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AES Corp planning to sell majority shares in Masinloc power plant?

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Posted 2 months ago


Is power producer AES Corp. selling its majority stakes in the 630-MW Masinloc Power Plant in Masinloc, Zambales?

By Patrick Roxas


Masinloc power plant

According to a report published in the power philippines website last month, AES is thinking of giving up its 51 percent controlling interest in the Masinloc coal fired power asset.

AES acquired the majority shares of the coal-fired power plant in a $930 million bid in 2008.

Thailand’s Electricity Generating Public Co. Ltd. bought 41 percent of its stake in 2014 and the remaining 8 percent is owned by the World Bank’s International Finance Corp.

AES’ move reportedly made major local power utilities such as Manila Electric Co. (Meralco) and AboitizPower to also make plans of acquisition in the Masinloc unit.

Both have expressed strong interest and are already preparing to study their participation as soon as the sale is formally announced, the report said.

Ayala’s energy unit AC Energy Holdings Inc. was also reported to be contemplating to buy the AES asset but decided to review the controlling stake first before participating in the sale.

“The process has not started yet,” Meralco president Oscar Reyes has been quoted saying. “It’s up to them… but we have to do all the necessary due diligence.

“AES is an existing, operating generating company. In a sense, you already have something that is potentially cash and income accretive to the business.”

Meralco PowerGen (MGen), Meralco’s generator facility prior to the Retail Competition and Open Access regime, can greatly benefit in earning the Masinloc asset considering that it doesn’t have an existing power plant yet.

AboitizPower appears to be waiting as well for AES Corp. to issue a process letter as they have participated in a similar unit sale, specifically when the Masinloc plant was then operated by the national government, way back in late 2000.

The Masinloc Coal-Fired Thermal Power Plant is located at Barangay Bani in Masinloc, and takes up onshore and reclaimed areas and properties.

It utilizes refined coals from Australia, China, and Indonesia. It was previously owned by the National Power Corporation (NAPOCOR) but was privatized by an international bidding procedure under the Electric Power Industry Reform Act (EPIRA).

AES, through Masinloc Power Partners Co. Ltd., completed the $930 million purchase and transfer of assets of the 600 MW Masinloc Coal-Fired Thermal Power Plant.

The acquisition was a key component of AES’s strategy to invest in areas where there is a significant need for new capacity and offers the company an excellent entry point into the growing Philippine economy through one of the lowest cost base-load plants in the system.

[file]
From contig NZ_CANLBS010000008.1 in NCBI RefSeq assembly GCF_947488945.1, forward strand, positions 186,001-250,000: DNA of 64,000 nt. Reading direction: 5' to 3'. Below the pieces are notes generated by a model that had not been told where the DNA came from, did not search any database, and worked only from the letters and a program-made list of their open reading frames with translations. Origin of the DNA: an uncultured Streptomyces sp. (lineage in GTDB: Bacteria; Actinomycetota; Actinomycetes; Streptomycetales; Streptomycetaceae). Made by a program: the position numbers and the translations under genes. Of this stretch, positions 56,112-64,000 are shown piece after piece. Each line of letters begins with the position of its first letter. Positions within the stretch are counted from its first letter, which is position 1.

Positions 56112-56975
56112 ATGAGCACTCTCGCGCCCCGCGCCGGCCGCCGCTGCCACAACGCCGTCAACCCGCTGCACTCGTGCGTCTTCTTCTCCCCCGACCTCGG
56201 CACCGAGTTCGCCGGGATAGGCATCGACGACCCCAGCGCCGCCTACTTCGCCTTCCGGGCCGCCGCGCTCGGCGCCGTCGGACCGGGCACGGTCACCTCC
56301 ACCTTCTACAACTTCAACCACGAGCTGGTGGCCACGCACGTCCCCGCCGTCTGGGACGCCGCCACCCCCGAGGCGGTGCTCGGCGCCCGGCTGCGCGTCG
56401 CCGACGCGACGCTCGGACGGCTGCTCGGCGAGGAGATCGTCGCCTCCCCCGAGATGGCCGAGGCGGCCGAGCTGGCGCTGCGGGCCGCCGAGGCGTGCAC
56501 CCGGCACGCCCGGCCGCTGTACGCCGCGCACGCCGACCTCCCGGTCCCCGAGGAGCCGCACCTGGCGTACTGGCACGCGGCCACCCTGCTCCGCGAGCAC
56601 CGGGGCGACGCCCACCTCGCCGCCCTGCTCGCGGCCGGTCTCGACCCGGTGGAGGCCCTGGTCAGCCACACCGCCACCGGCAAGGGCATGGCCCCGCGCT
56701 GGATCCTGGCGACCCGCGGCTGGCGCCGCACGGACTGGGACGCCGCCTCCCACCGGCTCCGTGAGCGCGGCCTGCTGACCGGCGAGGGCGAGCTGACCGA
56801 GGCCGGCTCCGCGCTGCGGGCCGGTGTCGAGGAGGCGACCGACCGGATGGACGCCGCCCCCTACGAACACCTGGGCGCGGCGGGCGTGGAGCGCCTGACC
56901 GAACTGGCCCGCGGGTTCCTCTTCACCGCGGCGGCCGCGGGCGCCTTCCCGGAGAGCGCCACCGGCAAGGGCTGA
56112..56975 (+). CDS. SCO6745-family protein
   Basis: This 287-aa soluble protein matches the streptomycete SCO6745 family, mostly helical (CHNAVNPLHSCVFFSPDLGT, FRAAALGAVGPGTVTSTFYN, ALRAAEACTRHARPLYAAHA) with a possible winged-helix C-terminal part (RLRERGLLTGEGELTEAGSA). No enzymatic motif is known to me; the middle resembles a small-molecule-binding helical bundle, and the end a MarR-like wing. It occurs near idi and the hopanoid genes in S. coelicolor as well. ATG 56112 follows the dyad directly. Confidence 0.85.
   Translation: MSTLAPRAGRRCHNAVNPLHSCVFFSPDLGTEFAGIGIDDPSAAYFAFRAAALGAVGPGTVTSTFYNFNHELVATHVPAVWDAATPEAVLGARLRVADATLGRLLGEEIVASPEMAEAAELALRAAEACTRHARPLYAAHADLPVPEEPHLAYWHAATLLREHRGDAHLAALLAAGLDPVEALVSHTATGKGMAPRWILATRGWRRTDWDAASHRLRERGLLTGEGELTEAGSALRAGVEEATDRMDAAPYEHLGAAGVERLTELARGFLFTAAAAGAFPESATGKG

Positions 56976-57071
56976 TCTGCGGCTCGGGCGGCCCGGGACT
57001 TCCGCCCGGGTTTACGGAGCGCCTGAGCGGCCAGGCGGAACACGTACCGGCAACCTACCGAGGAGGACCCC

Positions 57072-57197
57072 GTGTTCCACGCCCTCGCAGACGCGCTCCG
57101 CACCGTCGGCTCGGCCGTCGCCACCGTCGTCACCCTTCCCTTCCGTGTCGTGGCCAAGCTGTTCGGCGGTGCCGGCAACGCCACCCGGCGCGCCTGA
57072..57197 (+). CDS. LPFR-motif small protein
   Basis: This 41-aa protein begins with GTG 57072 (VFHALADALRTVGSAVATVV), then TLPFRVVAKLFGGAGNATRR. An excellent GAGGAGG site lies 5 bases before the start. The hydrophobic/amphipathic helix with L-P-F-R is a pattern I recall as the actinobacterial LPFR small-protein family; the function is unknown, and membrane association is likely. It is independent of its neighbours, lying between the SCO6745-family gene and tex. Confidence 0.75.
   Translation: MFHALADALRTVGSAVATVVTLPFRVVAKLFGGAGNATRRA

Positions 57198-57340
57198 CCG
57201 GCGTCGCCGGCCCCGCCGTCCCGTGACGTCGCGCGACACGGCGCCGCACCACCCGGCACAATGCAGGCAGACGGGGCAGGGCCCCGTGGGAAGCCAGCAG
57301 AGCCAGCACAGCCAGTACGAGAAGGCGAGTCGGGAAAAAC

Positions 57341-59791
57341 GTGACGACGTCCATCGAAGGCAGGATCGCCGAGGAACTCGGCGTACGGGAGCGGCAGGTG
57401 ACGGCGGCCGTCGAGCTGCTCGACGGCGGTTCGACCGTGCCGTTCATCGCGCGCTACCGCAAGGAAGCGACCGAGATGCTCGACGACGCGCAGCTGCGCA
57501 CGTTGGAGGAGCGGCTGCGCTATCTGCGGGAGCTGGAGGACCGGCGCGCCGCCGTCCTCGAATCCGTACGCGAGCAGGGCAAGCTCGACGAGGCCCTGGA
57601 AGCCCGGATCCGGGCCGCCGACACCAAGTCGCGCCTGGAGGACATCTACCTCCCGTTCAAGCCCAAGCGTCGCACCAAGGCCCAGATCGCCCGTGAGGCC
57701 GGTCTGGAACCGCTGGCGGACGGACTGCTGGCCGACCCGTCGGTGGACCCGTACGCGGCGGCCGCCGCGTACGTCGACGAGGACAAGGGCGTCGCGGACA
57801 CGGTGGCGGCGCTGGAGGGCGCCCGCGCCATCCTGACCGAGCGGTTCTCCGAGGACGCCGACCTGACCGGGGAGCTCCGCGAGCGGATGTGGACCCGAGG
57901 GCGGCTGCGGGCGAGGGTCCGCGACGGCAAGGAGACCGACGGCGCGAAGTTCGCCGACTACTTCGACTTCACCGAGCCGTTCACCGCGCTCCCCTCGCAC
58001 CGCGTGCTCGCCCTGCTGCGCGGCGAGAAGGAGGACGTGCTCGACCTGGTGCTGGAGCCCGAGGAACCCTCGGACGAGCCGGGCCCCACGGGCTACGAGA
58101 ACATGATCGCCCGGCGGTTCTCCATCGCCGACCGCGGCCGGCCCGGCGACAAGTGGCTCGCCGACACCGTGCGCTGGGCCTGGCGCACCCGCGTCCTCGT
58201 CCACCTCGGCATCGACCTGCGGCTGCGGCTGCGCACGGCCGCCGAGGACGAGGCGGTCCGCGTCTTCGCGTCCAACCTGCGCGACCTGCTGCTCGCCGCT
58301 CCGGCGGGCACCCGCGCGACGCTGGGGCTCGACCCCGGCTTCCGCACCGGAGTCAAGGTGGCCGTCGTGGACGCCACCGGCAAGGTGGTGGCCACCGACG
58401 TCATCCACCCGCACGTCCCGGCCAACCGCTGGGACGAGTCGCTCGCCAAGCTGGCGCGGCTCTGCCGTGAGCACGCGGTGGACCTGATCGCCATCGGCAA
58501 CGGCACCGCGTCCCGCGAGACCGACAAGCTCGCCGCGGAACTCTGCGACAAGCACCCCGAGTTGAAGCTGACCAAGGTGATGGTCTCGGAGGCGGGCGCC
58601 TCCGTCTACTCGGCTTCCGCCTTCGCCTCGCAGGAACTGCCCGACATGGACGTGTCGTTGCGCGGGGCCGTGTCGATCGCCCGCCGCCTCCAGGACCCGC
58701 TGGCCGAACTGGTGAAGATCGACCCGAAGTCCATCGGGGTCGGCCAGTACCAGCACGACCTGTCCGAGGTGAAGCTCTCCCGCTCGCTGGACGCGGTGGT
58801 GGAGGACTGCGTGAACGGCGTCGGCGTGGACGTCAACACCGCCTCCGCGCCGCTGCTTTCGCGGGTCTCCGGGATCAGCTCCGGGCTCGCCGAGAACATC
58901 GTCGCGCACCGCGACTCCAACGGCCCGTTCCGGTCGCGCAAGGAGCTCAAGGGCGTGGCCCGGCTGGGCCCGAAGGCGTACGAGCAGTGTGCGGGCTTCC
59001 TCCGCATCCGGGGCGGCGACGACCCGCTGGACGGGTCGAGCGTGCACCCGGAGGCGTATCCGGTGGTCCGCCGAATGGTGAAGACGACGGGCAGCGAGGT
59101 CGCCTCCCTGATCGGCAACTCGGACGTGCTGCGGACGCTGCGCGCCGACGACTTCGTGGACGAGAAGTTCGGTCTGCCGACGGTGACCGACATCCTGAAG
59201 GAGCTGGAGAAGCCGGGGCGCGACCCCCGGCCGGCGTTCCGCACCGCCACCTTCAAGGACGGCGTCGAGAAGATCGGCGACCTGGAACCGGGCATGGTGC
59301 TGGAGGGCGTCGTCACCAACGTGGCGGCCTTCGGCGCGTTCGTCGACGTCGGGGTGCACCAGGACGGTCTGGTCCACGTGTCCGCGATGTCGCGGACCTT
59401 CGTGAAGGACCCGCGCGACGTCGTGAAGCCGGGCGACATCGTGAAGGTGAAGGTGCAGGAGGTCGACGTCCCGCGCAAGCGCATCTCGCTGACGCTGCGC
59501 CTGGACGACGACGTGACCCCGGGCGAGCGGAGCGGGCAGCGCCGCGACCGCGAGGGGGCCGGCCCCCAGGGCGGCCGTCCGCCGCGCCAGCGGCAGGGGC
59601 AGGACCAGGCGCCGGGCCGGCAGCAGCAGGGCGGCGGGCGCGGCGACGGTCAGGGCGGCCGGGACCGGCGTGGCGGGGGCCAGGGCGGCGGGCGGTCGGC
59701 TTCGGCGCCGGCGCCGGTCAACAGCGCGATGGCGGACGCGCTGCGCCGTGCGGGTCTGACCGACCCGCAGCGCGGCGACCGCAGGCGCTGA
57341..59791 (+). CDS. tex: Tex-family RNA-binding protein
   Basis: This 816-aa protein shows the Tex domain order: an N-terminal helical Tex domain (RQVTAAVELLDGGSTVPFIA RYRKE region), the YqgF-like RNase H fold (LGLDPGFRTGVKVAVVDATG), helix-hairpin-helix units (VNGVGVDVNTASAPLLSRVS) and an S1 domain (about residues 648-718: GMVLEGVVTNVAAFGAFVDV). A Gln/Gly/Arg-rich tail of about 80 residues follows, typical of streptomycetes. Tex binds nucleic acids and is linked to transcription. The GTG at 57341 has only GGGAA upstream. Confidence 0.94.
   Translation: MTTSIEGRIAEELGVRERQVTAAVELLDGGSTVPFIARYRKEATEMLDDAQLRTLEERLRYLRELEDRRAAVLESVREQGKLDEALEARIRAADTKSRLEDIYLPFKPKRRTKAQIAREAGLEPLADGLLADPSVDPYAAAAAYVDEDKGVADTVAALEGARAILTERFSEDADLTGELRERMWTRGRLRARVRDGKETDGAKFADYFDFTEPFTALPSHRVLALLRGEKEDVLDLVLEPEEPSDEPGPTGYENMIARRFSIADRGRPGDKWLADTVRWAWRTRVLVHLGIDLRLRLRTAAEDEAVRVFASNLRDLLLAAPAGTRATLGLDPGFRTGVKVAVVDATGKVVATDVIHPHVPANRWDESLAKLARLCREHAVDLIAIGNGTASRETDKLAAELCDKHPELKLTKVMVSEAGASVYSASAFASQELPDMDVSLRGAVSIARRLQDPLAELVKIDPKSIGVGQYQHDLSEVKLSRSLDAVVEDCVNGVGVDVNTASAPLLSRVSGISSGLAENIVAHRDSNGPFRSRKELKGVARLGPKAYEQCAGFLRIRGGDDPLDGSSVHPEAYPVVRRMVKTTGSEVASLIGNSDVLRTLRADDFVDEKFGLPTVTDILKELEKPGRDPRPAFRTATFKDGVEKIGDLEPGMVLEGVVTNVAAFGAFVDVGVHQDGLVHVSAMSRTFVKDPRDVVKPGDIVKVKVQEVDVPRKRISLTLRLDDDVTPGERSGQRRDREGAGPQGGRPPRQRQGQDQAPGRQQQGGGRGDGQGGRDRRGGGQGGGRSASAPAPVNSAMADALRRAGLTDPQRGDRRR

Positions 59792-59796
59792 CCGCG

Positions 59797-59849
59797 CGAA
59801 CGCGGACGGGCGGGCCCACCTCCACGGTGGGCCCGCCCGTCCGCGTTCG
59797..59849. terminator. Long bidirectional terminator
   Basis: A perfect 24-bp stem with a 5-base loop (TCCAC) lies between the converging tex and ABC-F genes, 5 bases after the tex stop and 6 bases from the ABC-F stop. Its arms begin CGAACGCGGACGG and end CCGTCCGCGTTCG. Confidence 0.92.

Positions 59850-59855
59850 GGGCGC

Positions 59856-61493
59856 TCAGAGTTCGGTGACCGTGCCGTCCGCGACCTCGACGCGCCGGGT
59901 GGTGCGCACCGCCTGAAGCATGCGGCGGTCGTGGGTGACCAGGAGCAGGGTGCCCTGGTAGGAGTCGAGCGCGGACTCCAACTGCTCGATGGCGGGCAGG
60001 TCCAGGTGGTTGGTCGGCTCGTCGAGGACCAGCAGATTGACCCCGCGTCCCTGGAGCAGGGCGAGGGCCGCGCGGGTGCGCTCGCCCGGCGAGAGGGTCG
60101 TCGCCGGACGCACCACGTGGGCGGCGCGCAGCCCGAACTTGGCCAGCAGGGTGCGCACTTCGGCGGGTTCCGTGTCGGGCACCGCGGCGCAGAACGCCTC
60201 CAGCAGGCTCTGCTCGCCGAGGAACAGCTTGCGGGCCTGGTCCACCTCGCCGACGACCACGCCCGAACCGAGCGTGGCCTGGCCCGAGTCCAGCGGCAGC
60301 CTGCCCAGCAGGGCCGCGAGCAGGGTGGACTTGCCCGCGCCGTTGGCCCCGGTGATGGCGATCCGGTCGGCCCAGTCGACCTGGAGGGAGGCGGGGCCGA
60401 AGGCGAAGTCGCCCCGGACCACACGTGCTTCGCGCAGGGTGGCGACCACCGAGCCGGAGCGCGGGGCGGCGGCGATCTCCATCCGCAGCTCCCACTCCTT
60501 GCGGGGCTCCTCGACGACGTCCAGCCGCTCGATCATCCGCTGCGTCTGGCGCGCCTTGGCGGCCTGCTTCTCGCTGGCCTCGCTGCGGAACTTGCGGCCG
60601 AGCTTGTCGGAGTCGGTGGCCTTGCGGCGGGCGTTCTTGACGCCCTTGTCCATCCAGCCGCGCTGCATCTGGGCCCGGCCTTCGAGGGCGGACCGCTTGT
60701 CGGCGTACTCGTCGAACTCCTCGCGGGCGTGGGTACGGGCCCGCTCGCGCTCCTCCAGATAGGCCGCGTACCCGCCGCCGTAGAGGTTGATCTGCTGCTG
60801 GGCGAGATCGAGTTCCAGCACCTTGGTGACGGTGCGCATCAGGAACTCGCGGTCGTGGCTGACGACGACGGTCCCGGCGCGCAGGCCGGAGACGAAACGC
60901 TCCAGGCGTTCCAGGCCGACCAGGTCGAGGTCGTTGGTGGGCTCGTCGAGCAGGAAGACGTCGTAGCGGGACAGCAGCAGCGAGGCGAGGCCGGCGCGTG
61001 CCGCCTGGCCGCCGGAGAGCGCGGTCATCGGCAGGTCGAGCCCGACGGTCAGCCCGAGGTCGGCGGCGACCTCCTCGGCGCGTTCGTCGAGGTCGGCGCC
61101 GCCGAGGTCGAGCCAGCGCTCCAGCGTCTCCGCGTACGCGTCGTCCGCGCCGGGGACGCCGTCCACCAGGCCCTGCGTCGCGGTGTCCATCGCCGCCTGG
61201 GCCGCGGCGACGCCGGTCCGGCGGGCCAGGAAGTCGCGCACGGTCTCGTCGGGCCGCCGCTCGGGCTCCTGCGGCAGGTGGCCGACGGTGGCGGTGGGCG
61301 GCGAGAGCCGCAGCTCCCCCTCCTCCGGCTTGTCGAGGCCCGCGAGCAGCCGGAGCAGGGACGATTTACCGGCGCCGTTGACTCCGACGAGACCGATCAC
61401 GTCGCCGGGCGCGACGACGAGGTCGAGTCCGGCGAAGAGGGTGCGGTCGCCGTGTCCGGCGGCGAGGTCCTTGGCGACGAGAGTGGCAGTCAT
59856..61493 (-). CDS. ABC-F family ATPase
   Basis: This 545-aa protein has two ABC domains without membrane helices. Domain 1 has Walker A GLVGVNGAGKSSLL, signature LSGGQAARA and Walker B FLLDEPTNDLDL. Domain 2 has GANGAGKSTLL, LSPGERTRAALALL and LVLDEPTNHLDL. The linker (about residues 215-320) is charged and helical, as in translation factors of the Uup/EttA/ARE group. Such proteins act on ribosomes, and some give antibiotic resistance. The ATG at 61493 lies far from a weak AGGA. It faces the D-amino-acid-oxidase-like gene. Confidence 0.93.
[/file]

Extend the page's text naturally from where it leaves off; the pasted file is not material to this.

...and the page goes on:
The Masinloc project is a particularly attractive investment because the existing facility has the infrastructure in place to allow AES to add an additional 600 MW of generation capacity.

As it has done through similar acquisitions in other parts of the world, the company expects to improve the overall efficiency and output of the existing plant, providing more reliable energy to the Philippine market.

Originally constructed in 1998, the plant uses coal from a variety of sources in the Pacific Rim. Through this acquisition, AES now operates the Philippines’ first privatized thermal plant.

The Masinloc Power Partners Co. Ltd of AES owns the base-load pulverized coal-fired power plant. The plant consists of two 300 MW units, each with an identical drum type forced re-circulation boiler. The plant began operating in 1998.

During the 1980s and early 1990s, the Philippines’ power sector suffered major electricity supply shortages. In response to the shortages, the NAPOCOR invested substantially in costly fast-track diesel and oil-fired power plants, implemented new public sector generation projects including Masinloc, and completed 27 contracts for construction of independent power plants.

By 1994, the power supply crisis had receded. The subsequent increases in excess generation capacity rapidly undermined the finances of the power supply industry.

The government’s solution was to embark on an ambitious program of privatization and reform. The pivotal changes were initiated in 2001, when the government passed the EPIRA, which provided the basis for transforming the electricity sector from one with significant public sector ownership and operation of key components (generation and transmission) into one that is now largely privately owned and operated with significant and growing competition.

A complementary objective of the reforms was the privatization of state-owned generation assets to help establish several independent and competitive generators, and use the proceeds to reduce the Philippines’ national debt.

The 2001 act set ambitious targets for privatization of state-owned generation assets that envisioned the sale of 70% of the state’s power plants to the private sector by June 2004.

The act also provided for the creation of a competitive wholesale electricity spot market (WESM). By 2005, the program was clearly faltering, following the failure of initial attempts to sell two major power plants.

However, in 2006, the planned WESM commenced operations and in 2007, a second attempt to sell Masinloc, together with several existing power sales contracts between Masinloc and its customers, was successful.

Masinloc Power Partners Company Ltd. (MPPCL) won the tender at a price of $930 million. MPPCL’s ultimate parent was the global power company AES, based in the United States.

MPPCL subsequently gave the International Finance Corporation a mandate to raise the capital needed to finance the project. ADB agreed to help cofinance the project.

First Published: subicsun.com

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